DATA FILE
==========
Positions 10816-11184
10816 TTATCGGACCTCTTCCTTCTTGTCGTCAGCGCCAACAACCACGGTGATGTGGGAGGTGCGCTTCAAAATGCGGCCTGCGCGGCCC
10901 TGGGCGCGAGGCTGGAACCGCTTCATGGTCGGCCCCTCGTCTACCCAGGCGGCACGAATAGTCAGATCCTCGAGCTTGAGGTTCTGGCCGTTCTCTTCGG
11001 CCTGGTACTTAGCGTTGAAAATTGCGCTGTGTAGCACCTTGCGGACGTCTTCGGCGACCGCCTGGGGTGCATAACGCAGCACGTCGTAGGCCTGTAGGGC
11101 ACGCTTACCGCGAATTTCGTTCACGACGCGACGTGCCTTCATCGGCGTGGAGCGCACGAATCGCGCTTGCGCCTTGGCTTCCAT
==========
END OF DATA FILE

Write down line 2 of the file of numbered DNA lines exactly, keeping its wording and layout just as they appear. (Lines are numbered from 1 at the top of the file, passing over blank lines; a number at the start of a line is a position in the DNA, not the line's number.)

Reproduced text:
10816 TTATCGGACCTCTTCCTTCTTGTCGTCAGCGCCAACAACCACGGTGATGTGGGAGGTGCGCTTCAAAATGCGGCCTGCGCGGCCC